Getting Down to Business Newsletter - January 2014
January 10, 2014 | Liz ben-Ishai
Getting Down to Business: News on Employers and Paid Leave
In this Issue
Getting Down to Business is CLASP's monthly update on the latest news about business and paid leave. If you have news you want to share with your colleagues around the country, let us know.
Happy New Year! We hope you had a wonderful holiday and took some time to celebrate the success of our movement over the past year. Building on that momentum, 2014 promises to be an exciting year—and business support for paid leave will no doubt continue to play a pivotal role in local, state, and national campaigns.
A powerful investment banker is lending his voice to the fight for paid family leave. Tom Nides, former deputy secretary of state and current vice chair at Morgan Stanley, delivered remarks at a press event marking introduction of the Family and Medical Insurance Leave (FAMILY) Act and was interviewed by two major press outlets. In a Washington Post piece in December, Nides described his reaction to learning that State Department staff members do not have access to paid parental leave: “This is insane. How can we operate as a country like this?’ [Paid leave] is just the right thing to do.”
Nides also gave a compelling interview to the Public News Service of New York that was picked up by other radio stations. He explained the business case for paid leave, advocating for both the federal FAMILY Act and a state-level family leave insurance program for New York. “There's no question,” he said, “that studies have shown that individuals given the opportunity to have a few weeks to take care of a newborn or a sick family member say it's critically important to the productivity of that individual.” Read the Washington Post article >> Listen to the Public News Service interview >>
Economists Eileen Appelbaum and Ruth Milkman got 2014 off to a good start for the paid sick days movement when they presented preliminary research findings from their study of Connecticut’s sick days law, which was the first state-level law in the country. Connecticut businesses say that the law, passed in 2011 and effective January 2012, has had minimal effect on them. Appelbaum and Milkman suggest that the law has been a relative non-issue for businesses’ bottom lines and has in fact had positive effects, such as decreasing the spread of illness and increasing morale. See the presentation >>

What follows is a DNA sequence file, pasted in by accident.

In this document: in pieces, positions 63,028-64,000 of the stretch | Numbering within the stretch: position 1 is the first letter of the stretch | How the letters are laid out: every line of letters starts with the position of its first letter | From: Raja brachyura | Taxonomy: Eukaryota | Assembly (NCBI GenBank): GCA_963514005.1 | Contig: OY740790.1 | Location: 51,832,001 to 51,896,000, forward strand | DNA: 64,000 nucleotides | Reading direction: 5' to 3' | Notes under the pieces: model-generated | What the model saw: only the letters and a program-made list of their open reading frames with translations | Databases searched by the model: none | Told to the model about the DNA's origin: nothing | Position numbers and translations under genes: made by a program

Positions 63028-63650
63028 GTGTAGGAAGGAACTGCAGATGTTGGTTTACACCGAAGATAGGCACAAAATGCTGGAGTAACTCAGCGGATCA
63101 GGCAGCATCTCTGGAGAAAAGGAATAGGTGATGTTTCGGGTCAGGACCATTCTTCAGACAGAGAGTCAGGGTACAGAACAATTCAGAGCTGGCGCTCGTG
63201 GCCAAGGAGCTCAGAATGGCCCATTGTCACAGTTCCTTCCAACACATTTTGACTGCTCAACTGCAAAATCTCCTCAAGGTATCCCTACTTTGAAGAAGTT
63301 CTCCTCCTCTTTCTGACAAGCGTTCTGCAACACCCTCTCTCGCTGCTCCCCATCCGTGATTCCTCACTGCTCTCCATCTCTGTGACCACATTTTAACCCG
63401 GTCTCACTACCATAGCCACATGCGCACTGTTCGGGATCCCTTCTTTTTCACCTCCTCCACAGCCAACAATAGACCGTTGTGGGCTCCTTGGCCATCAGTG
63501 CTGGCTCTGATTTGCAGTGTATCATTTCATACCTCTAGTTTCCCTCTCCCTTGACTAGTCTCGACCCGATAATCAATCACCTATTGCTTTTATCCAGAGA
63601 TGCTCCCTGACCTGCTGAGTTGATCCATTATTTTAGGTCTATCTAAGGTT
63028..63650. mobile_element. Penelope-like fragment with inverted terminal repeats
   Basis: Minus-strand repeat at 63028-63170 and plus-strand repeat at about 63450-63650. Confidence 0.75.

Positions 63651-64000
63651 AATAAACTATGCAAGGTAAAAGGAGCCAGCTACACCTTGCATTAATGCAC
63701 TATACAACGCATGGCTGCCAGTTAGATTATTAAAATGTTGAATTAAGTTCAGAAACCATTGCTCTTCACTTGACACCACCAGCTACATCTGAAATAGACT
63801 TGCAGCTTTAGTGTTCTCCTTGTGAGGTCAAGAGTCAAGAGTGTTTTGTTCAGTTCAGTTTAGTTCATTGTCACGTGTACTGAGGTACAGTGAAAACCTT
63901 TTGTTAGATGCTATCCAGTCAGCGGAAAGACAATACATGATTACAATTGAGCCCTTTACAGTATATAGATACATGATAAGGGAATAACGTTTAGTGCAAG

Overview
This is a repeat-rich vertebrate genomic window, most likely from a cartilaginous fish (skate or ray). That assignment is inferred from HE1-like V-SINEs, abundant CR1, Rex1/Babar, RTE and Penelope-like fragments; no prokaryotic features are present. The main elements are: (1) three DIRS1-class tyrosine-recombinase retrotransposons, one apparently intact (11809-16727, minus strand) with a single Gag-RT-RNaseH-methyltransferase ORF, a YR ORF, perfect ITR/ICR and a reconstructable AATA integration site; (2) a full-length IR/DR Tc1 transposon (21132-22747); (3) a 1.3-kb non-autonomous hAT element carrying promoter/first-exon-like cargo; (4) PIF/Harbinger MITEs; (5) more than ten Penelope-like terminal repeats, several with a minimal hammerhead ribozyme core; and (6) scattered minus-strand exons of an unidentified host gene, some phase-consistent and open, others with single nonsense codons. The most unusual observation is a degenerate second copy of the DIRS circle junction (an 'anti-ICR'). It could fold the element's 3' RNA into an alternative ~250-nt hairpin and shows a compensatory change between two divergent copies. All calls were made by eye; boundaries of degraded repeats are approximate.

Advocates can find an exciting new resource on the website "Better Workplaces, Better Businesses," which is a repository for information on business and paid leave and the home of a national list of paid leave business supporters. The site, which is sponsored by the American Sustainable Business Council, Main Street Alliance, and Social Venture Network, now features written testimonies from business supporters of both earned sick days and paid family and medical leave insurance. These should prove useful in both highlighting national support for paid leave and working with businesses to draft their own testimonies for future hearings and events. Read business testimonies in support of paid leave >>
When it comes to paid paternity leave, “there’s something in it for the bottom line,” says Emerita Sociology Professor Arlie Hochschild. In a recent Atlantic article, the influential scholar argues that paternity leave is not only important for child development and gender equality, but there is also a compelling business case for the policy, which most American employers lack and no federal law requires. Hochschild explains that when dads are able to take leave, they too master the domestic tasks that keep families going. She writes, “In an increasingly unpredictable economy...spouses need to cross-train at home.” The writer also notes that Singapore and Finland, two countries that rank ahead of the U.S. in the World Economic Forum’s evaluation of countries’ business climates, both have paid paternity leave laws. Read the article >>
This month, the NJ Main Street Alliance released a report that makes an air-tight business case for a proposed sick days ordinance in Newark, NJ. This adds to the already-strong momentum of Newark’s campaign, which is highly likely to succeed. Drawing on research from the Institute for Women’s Policy Research (IWPR), the report estimates that the ordinance would provide a $12.7 million financial benefit to employers more than making up for the law’s modest costs (16 cents per hour for eligible workers). That didn’t surprise Mikali Harris, co-owner of Newark cupcake business Sweet Retreat, who says the benefits of paid sick days are obvious: “When your employees are healthy, they will be more productive and provide better customer service.” Read the report >>
When the FAMILY Act was introduced last month, many business leaders spoke in support. Here are some of the highlights:
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